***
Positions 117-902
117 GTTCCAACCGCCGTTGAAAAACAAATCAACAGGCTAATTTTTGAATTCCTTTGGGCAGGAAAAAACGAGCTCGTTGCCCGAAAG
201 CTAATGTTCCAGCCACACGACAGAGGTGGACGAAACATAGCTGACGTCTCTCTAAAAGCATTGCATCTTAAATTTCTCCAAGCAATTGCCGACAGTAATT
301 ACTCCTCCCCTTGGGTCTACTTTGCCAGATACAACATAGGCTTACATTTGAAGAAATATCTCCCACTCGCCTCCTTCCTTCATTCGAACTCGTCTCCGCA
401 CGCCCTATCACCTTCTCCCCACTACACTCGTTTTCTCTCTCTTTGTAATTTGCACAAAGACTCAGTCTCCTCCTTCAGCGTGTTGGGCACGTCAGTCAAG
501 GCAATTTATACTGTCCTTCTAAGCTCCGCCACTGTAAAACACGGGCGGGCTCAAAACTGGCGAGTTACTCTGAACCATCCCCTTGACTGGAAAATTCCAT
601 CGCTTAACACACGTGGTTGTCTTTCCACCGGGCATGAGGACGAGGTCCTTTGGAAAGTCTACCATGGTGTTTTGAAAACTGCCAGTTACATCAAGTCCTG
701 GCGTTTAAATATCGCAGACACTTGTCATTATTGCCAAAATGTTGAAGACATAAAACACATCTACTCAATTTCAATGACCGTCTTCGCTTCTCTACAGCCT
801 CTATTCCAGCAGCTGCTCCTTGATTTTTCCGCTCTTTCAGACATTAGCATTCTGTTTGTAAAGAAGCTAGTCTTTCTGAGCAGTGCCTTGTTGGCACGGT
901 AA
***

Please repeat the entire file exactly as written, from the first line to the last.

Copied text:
Positions 117-902
117 GTTCCAACCGCCGTTGAAAAACAAATCAACAGGCTAATTTTTGAATTCCTTTGGGCAGGAAAAAACGAGCTCGTTGCCCGAAAG
201 CTAATGTTCCAGCCACACGACAGAGGTGGACGAAACATAGCTGACGTCTCTCTAAAAGCATTGCATCTTAAATTTCTCCAAGCAATTGCCGACAGTAATT
301 ACTCCTCCCCTTGGGTCTACTTTGCCAGATACAACATAGGCTTACATTTGAAGAAATATCTCCCACTCGCCTCCTTCCTTCATTCGAACTCGTCTCCGCA
401 CGCCCTATCACCTTCTCCCCACTACACTCGTTTTCTCTCTCTTTGTAATTTGCACAAAGACTCAGTCTCCTCCTTCAGCGTGTTGGGCACGTCAGTCAAG
501 GCAATTTATACTGTCCTTCTAAGCTCCGCCACTGTAAAACACGGGCGGGCTCAAAACTGGCGAGTTACTCTGAACCATCCCCTTGACTGGAAAATTCCAT
601 CGCTTAACACACGTGGTTGTCTTTCCACCGGGCATGAGGACGAGGTCCTTTGGAAAGTCTACCATGGTGTTTTGAAAACTGCCAGTTACATCAAGTCCTG
701 GCGTTTAAATATCGCAGACACTTGTCATTATTGCCAAAATGTTGAAGACATAAAACACATCTACTCAATTTCAATGACCGTCTTCGCTTCTCTACAGCCT
801 CTATTCCAGCAGCTGCTCCTTGATTTTTCCGCTCTTTCAGACATTAGCATTCTGTTTGTAAAGAAGCTAGTCTTTCTGAGCAGTGCCTTGTTGGCACGGT
901 AA